By Betsy Everett
A defunct AA call box sitting in a small lay-by at the side of the A684 near Aysgarth may be an unlikely national treasure: but as a Grade ll listed building that’s precisely what it is.
And now, says Leyburn resident Sheila Simms, the iconic black and yellow box, a beacon of hope to stranded motorists before the advent of the mobile ‘phone, is under threat.
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“Structures are listed because they’re perceived to have some worth not just locally, but nationally,” says Sheila who is battling to save the once-sturdy little hut from the ravages of time – and what she claims is the neglect of the owners.
Lack of regular maintenance has allowed invasive ivy to force its way into the wooden panels at the back, causing “real damage” to the structure, while its paint is peeling and its frame rotting, she says.
Now, after nearly three months of trying to draw the attention of the AA (Automobile Association) to the plight of the call box, which once housed an emergency telephone, Sheila, secretary of the Yoredale Natural History Society, is finally losing patience.
“It is the owner’s duty to preserve these structures for future generations and this box would not be in the condition it is in now if the AA had taken care of it and the national park authority had kept an eye on it,” she says. “It now needs major repairs and re-painting as a result of lack of maintenance over the last couple of winters.”
For years the two small wildlife gardens on either side of the iconic roadside box – one of only five such listed structures in the country – had been maintained by two elderly volunteers. Then, last spring, Sheila realised the work had stopped and decided to take it on herself.
Every Sunday in the growing season, weather and other obligations permitting, Sheila takes the Dales Bus 856, now known as the Acorn Wensleydale Flyer, from Leyburn to Aysgarth, to tend the small gardens which are host to a mass of wildflowers: wood avens, Welsh poppies, golden rod, yellow loosestrife, goat’s beard, cow parsley, meadowsweet, red campion and red valerian are all flowering at present, but the display changes through the year.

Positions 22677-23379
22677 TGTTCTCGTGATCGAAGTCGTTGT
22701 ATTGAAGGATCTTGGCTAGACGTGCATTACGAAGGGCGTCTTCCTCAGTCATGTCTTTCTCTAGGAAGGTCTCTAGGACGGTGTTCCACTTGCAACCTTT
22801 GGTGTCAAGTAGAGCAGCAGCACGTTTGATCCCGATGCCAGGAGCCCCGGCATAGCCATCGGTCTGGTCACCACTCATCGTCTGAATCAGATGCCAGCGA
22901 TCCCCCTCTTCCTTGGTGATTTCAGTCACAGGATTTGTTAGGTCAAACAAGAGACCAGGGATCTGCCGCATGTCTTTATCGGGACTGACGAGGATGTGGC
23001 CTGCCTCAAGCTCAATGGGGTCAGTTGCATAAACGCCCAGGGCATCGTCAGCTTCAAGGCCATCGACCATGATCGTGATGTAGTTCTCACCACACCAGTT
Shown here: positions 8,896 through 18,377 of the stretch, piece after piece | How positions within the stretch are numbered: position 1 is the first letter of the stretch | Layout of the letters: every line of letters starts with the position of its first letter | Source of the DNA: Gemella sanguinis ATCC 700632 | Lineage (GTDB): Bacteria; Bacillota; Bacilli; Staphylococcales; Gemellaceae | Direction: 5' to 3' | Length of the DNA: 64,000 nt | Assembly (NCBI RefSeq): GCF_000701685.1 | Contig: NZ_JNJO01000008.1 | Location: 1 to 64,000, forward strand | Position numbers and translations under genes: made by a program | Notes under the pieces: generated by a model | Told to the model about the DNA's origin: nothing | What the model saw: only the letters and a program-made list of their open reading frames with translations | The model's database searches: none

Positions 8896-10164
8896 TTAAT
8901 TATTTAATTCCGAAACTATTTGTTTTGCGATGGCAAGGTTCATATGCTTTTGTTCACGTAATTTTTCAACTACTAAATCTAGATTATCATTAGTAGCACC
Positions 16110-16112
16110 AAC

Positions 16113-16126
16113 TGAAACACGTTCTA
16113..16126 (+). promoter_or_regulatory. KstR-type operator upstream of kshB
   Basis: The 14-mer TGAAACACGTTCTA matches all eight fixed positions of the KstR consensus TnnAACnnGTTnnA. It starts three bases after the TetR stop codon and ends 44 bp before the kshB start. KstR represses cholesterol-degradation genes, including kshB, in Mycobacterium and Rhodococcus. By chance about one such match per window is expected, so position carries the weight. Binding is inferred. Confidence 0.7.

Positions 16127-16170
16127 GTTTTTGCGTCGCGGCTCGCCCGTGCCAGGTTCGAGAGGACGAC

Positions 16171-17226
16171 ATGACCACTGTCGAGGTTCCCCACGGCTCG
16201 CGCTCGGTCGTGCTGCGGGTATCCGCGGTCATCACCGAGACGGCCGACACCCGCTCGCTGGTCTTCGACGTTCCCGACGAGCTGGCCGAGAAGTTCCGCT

Having dead-headed the plants, cleared the weeds and ivy, and with her black bag of cuttings, and debris from the two lay-bys, she crosses the road to wait for the bus home to Leyburn.
“I get about an hour to do the work before catching the bus back. I’m no gardener so just trim back and remove stuff as necessary,” she says.
When she and a friend discovered the ivy growing on the stone wall at the back “it was no longer just a lick of paint that was needed but replacement of part of the box. I let the national park authority know this and the conservation officer went to look and take pictures and he contacted the AA. But despite repeated emails, nothing more seems to have happened.”
Tom Harland, planning policy officer for the national park authority, said he had brought the plight of the sentry box to the AA as soon as it was reported at the end of March.
“The Authority works with the owners and occupiers of listed buildings that are considered to be at risk to ensure that the necessary repairs are carried out,” he said.
He had contacted the AA at the end of March when it was first reported and had followed it up in May. They said then that they had programmed the work.
“I also asked a colleague to visit to assess the condition and we forwarded her record to the AA, with pictures, to stress the need for repairs. The AA again expressed their regret at the condition of the box and reaffirmed that they would address it,” said Mr Harland.
“I think it’s just a question of ‘when’ not ‘if’ the repairs will happen.”
He recalled attending the box himself when it was vandalised six years ago.
“The door had been kicked in and two of the AA insignia wrenched from the sides. I recovered the damaged items for safekeeping until the AA were ready to do repairs, which they duly did a few weeks later,” he said.
He added that inside the box, now locked to the public, is a newspaper cutting from July 2006 paying tribute to the work of Marjorie Workman and Peter Percival from near Darlington, who tended the flower beds for many years, and were “most upset at the 2011 vandalism incident.”
Ian Crowder of the AA said today: “The AA does recognise the importance of this and the other 18 surviving UK AA boxes in the context of motoring history and we do take their condition seriously. We are currently progressing a programme of refurbishment of all of our historic boxes and that includes Aysgarth. I can’t tell you when the work will be done but it is certainly on the schedule to spruce it up so it can proudly continue to maintain its role as an ambassador of the AA’s proud history which goes back to 1905.”